People also got involved in various other activities in and around the campus.  Some assisted on the physiotherapy for the kids with polio, others taught English, trips were organised for those with medical experience to visit local hospitals, we even organised a game of cricket against the older college students!  Everyone found their own way of contributing as much as possible.

Some of the handicapped children
Some of the handicapped children

Afternoons were mostly spent in trips to local SCAD projects.  The charity does so much to help the lives of the disadvantaged.  The abandoned elderly, gypsies, leper communities, to name a few.  Most impressive is the way in which people are encouraged to help themselves, whether it be in organising money saving schemes for village women or enabling underpaid workers to stand up for their rights.

In a short space of time SCAD has clearly become a major force for good in the area, helping people to a better life in the most trying circumstances.  Cletus Babu, the founder of SCAD, and his team deserve nothing but the highest praise for their work and impressed us all with their humility and application.

The mixture of work, visits, and sightseeing was a great way to see inside a country too, without ever feeling like a tourist.  The volunteers quickly bonded and it was a pleasure to be part of such a great group of people.

At the end of the three weeks it was difficult to leave the campus.  On the morning of our departure, a little boy with polio I had taught for a few days came up to me and showed me a message he had written on his arm: 'I James love'.  I had hardly noticed him in class as I was too busy enjoying myself listening to the kids singing versions of Beatles songs we'd done our best to teach them.  The children stole all our hearts.  Their courage and unconditioned happiness was inspirational.  In a short space of time they had taught us more than we could offer them in a lifetime."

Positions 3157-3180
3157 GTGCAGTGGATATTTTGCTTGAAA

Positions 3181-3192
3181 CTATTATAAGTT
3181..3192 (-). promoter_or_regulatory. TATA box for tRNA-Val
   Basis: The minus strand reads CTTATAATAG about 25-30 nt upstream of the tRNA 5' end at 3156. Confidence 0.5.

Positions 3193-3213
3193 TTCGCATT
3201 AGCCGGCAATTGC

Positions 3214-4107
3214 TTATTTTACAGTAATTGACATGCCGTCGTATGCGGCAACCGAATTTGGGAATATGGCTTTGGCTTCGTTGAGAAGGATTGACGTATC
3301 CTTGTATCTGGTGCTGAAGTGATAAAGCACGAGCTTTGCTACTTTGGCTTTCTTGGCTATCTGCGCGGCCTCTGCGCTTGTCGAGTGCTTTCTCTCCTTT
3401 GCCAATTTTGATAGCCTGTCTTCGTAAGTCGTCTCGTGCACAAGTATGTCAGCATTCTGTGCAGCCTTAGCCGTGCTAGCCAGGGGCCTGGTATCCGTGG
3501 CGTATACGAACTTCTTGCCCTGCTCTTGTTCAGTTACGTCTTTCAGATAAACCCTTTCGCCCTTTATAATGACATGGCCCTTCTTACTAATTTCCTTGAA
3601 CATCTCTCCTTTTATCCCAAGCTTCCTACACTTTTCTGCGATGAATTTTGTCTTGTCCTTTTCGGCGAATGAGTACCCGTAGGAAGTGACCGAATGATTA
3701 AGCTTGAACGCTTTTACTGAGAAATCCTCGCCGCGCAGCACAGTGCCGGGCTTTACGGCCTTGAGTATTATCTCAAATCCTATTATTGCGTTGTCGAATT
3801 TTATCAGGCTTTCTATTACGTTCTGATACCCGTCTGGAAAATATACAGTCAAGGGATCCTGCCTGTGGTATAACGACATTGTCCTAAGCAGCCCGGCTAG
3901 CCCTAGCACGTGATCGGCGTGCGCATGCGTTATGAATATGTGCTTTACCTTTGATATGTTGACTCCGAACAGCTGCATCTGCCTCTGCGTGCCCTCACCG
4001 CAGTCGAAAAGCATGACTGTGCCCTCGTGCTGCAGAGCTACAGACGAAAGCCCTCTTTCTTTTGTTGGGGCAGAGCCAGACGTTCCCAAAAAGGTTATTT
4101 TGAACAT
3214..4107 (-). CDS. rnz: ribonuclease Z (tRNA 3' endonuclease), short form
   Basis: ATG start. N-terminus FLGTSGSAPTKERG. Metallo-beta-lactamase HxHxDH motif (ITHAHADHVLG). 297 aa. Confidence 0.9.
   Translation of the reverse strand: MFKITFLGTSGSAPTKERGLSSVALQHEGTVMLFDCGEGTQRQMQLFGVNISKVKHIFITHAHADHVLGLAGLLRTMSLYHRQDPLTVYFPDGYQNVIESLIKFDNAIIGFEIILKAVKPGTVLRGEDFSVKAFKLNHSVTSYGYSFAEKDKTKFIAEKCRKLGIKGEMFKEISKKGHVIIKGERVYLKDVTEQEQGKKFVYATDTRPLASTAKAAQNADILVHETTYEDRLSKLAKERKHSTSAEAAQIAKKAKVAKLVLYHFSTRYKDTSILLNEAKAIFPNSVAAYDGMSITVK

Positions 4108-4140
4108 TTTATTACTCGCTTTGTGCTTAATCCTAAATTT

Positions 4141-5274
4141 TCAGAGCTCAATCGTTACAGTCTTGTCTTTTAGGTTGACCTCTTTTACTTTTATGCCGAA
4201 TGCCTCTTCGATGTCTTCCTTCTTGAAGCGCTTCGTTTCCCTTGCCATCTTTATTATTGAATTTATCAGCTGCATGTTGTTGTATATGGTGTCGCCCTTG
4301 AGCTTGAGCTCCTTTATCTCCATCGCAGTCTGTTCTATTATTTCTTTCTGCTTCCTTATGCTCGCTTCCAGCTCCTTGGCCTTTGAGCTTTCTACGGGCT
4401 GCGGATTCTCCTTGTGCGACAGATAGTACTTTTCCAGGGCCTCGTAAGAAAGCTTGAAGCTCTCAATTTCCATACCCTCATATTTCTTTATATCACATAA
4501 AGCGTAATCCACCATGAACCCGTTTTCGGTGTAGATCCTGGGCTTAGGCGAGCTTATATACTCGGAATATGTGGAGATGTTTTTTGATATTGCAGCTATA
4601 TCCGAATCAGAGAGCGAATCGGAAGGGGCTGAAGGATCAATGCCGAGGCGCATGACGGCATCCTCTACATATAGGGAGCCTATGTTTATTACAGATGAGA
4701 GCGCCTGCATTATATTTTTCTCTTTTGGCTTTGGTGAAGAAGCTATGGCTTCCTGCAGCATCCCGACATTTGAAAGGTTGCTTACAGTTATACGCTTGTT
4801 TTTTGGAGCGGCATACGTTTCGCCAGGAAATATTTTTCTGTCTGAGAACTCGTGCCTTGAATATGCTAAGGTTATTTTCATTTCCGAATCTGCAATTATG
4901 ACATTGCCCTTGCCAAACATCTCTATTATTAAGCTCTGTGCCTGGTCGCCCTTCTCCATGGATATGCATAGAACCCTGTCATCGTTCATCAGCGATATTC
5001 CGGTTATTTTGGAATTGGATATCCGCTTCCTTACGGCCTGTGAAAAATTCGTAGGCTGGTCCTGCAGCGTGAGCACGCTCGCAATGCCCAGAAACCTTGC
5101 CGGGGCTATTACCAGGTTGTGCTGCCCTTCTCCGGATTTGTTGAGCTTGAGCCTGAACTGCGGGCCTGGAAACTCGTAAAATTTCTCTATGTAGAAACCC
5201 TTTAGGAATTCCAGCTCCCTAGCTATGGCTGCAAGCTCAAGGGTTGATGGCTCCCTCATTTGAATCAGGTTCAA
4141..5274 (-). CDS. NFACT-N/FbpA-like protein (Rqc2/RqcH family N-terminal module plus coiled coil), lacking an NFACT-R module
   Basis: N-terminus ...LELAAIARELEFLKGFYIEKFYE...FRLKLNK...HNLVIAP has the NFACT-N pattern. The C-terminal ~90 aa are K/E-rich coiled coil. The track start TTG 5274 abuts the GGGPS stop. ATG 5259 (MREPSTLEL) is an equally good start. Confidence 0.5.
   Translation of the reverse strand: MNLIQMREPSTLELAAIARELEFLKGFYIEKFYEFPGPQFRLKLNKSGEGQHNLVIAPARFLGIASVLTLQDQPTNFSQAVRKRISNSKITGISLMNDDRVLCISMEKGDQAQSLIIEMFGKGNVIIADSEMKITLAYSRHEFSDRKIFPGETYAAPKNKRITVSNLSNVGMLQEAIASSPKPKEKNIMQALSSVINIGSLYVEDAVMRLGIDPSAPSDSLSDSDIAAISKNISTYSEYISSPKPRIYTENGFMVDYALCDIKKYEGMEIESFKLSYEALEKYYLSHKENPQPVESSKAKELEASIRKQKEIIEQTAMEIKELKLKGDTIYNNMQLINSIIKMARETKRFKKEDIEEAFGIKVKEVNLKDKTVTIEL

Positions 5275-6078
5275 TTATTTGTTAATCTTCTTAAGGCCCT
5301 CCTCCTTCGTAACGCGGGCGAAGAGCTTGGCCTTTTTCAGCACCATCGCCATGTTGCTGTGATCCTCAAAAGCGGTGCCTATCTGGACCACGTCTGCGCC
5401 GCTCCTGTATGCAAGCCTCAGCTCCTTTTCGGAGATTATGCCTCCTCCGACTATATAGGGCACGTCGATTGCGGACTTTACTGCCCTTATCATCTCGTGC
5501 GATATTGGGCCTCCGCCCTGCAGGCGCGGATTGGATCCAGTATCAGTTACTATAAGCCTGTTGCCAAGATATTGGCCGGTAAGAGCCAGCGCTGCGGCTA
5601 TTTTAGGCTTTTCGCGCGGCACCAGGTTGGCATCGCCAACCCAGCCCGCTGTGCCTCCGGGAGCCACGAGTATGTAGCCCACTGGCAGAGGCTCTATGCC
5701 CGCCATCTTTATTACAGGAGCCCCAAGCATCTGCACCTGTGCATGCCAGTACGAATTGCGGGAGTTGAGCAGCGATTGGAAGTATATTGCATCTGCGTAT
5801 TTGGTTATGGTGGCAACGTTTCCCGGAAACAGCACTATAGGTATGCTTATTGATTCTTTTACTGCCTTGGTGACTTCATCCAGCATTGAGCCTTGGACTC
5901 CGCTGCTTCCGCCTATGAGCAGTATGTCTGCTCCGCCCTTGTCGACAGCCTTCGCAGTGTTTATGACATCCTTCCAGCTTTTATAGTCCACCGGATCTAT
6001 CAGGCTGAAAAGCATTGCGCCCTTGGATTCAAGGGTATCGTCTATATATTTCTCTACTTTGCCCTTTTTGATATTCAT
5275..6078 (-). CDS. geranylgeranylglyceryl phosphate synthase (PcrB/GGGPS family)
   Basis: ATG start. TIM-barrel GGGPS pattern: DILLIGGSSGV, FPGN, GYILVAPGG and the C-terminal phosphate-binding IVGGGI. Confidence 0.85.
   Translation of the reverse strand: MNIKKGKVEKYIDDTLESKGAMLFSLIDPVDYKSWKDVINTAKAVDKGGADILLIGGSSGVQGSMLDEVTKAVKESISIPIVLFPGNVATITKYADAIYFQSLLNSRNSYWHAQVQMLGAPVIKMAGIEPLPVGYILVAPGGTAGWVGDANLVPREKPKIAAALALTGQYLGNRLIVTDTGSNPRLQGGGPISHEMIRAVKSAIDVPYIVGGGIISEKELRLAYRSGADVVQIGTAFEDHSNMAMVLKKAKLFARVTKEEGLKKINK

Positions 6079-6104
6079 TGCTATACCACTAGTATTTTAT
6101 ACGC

Asked to rate their overall experience of this, the first AidCamp, the volunteers replied as follows:

The First AidCamp Volunteers

Volunteers' quotes:

"If you want to get an insight into the lives of real Indians and experience the 'real' India then participating in an AidCamp is a must. You get more out than you put in."

"I have had an opportunity to move past tourism in to the reality of Indian rural life."

"For me, it combined a worthwhile activity with some of the best sightseeing I've ever done."

"AidCamps India gave me the opportunity to engage in a range of activities from teaching to painting, this provided a varied and rewarding experience."

"Gave a great insight into south Indian rural life and the problems facing poverty striken/disadvantaged groups within that society."

"Never have I been so deeply touched. A truly moving experience. It was a privilege to be on this AidCamp."

"I'd do it all again tomorrow."

"Three weeks packed with rich experiences and much laughter -- especially when words let us down. So much kindness and cooperation -- a wonderful time."

"There can be no better way to visit another country and its people -- and in only three weeks! You could spend a lot more on a luxury tour and get nothing like the experience, the insights, the satisfaction, and the fun that I got."

"A photographers delight."

"A marvellous way to learn about India and its people in a very short space of time!"